National / Crime & Legal

Fukuoka police expand undercover network to halt teen prostitution

Kyodo

Amid the growing problem of teenage prostitution in Japan, Fukuoka Prefectural Police are stepping up surveillance on young girls who are offering sex via the internet and trying to prevent such cases by posing as potential clients.

The police also are calling on parents to keep a close eye on their children in the summer, when kids spend more of their free time outside.

Last year, 533 teenage girls aged 18 or younger were found offering their services and taken into police custody nationwide. The number was about 20 percent higher than in the previous year.

“Who is available for e around lunch time,” read a message with an offer for a sexual encounter discovered by a Fukuoka police officer. E was a secret code for enjo kosai, or compensated dating, which often involves sex.

The officer, who wrote back to arrange a meeting and ask what time the author was available, didn’t have to wait long.

He managed to decipher the girl’s short message to find out she was ready to make a deal for ¥15,000 and was demanding he use condoms.

Prostitution by males and females under 18 breaks the Law on Punishment of Activities Relating to Child Prostitution and Child Pornography.

When asked her age, the girl replied: “18!”

The girl insisted they meet on a corner of a residential area within the city of Fukuoka.

The officer was waiting in his car when he noticed a young girl with brown hair and high-heel shoes approach.

“Are you really 18?” he asked.

“Sorry, I’m only 17,” she said.

The officer showed his police ID to the girl after chatting with her for about five minutes and confirming her intention.

“I thought it was suspicious,” the teenager mumbled when she saw the police ID.

The practice of sending undercover police officers to take underage girls into custody was first introduced by the Shizuoka Prefectural Police in 2009. Ten other prefectures, including Fukuoka, joined the move in April 2013. It had spread across the country by October the same year.

Judging the situation as getting worse, the Fukuoka police in May increased the number of police stations tasked with preventing exploitation of schoolgirls to 15, or nearly four times the original number. It also established a support center for juvenile delinquents.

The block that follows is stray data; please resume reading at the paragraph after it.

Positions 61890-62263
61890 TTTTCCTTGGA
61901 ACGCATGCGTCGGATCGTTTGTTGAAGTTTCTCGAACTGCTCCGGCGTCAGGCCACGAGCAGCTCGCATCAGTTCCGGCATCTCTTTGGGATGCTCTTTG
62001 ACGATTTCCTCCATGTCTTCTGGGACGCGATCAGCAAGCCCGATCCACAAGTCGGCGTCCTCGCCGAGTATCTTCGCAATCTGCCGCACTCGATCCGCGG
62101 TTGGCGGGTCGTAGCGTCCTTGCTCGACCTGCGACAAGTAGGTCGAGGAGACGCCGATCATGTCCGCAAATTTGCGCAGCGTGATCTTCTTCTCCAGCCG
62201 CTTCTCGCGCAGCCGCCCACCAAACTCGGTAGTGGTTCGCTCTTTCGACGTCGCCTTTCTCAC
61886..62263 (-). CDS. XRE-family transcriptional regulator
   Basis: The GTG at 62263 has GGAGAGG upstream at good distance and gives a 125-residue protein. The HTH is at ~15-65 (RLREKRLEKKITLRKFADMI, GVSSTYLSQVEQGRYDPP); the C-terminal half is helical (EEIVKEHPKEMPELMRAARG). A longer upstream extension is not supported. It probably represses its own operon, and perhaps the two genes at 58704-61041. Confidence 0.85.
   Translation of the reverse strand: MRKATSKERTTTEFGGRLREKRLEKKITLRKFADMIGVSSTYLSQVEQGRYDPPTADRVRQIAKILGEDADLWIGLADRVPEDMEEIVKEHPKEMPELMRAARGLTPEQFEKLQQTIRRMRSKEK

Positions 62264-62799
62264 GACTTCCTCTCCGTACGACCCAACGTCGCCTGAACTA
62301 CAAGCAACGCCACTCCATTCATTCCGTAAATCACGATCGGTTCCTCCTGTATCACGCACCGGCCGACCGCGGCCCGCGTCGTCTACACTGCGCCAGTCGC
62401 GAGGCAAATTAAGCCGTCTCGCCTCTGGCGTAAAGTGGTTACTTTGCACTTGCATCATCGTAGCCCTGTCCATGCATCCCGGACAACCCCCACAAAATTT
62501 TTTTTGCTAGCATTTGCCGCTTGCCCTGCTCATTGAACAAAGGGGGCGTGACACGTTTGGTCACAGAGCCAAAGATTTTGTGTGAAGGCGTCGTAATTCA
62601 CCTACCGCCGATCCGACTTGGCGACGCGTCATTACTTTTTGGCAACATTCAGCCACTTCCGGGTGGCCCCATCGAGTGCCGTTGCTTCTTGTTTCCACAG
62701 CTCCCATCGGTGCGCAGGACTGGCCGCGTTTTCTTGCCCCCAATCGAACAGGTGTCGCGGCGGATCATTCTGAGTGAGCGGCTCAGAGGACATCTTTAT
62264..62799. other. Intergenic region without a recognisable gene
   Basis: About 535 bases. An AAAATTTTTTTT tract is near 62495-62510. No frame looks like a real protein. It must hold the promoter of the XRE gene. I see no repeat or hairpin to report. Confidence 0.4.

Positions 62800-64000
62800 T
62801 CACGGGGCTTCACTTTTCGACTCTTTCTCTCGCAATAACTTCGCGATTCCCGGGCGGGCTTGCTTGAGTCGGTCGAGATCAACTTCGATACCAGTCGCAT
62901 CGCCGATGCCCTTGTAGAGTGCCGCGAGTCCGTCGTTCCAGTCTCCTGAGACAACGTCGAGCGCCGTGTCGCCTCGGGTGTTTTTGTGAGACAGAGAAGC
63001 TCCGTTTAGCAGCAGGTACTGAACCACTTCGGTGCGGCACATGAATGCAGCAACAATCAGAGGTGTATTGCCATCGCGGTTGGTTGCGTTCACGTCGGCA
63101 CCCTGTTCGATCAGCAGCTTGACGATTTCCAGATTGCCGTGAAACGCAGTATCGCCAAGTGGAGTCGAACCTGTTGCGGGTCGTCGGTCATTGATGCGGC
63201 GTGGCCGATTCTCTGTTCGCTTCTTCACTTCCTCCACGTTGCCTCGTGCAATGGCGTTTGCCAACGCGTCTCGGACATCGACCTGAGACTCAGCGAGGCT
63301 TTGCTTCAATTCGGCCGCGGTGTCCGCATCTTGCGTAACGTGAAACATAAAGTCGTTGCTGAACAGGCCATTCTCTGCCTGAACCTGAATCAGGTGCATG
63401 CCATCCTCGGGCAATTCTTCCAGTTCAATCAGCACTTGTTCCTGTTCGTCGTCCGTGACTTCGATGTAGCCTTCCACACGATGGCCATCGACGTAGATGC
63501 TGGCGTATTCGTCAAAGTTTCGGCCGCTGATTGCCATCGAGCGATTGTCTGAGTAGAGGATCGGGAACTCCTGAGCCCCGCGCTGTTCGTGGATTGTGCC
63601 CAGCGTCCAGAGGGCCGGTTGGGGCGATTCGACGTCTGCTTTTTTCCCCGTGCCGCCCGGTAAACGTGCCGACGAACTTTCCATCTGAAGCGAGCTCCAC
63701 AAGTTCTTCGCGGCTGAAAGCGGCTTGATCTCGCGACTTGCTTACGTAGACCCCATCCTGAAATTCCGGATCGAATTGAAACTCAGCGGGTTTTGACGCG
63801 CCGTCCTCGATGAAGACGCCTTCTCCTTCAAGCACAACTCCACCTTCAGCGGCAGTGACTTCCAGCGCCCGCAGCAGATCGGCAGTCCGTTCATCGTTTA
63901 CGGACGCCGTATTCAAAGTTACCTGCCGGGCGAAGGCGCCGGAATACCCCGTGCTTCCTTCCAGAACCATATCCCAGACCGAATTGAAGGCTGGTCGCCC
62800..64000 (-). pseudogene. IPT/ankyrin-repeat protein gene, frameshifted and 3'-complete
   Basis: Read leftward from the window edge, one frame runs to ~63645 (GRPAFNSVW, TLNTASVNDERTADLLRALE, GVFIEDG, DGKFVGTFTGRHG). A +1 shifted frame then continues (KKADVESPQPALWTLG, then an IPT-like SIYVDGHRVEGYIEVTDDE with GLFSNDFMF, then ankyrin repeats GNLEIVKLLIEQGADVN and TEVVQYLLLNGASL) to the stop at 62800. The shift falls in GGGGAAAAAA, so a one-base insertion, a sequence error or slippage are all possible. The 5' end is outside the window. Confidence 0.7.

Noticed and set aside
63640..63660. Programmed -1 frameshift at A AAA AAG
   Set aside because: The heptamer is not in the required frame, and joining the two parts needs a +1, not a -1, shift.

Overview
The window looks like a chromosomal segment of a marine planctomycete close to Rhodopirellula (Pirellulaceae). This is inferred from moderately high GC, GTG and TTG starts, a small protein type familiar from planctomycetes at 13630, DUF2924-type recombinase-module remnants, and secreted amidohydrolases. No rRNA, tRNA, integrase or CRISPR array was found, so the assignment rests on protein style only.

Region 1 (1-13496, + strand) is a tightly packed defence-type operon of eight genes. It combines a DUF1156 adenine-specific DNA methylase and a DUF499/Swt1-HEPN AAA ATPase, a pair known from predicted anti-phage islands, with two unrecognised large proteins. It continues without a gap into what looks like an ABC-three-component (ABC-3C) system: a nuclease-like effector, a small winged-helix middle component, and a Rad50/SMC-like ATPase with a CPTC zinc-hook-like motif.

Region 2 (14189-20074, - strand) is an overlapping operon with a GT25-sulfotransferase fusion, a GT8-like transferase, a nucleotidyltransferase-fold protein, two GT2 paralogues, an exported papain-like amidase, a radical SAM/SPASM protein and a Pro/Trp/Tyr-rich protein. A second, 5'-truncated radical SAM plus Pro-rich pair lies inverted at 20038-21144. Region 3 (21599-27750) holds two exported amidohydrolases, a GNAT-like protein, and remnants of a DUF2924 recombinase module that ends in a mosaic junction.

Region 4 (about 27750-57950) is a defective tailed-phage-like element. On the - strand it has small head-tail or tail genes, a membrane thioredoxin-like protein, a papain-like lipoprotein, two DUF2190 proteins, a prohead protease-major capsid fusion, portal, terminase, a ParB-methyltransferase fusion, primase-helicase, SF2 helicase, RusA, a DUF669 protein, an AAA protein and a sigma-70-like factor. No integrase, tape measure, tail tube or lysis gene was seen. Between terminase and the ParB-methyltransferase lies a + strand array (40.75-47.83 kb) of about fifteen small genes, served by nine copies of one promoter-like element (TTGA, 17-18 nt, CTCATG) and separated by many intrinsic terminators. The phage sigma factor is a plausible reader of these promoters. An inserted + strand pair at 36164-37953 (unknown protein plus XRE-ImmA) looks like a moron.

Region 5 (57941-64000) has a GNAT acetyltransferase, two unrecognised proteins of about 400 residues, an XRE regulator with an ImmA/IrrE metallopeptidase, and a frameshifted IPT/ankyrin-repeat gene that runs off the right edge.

Parents of girls caught in the activity are called to the police station. Officers say many are shocked after learning what their children have done.

The investigator who caught the girl pretending to be 18 said the she started engaging in prostitution in junior high school. Since the beginning of this year, she has been involved in paid sex five or six times.

The girl has been raised only by her mother, who was too busy working to notice her daughter’s behavior.

With parental consent, the police may conduct surveillance. In such cases, support centers for juveniles monitor those caught for prostitution by visiting their homes or calling them to follow up.

That’s not always enough.

The Fukuoka Prefectural Board of Education says many schoolgirls are lured during the summer break.

To prevent further exploitation, the board in June issued a notice to all public schools in the prefecture to avoid falling prey to the sex business.

“In many cases parents don’t know what their children are doing over the internet,” said an officer at the Fukuoka Prefectural Police Juvenile Section.

“They need to communicate with their children on a daily basis,” the officer added, stressing that healthy family relationships may help prevent children from getting involved with strangers.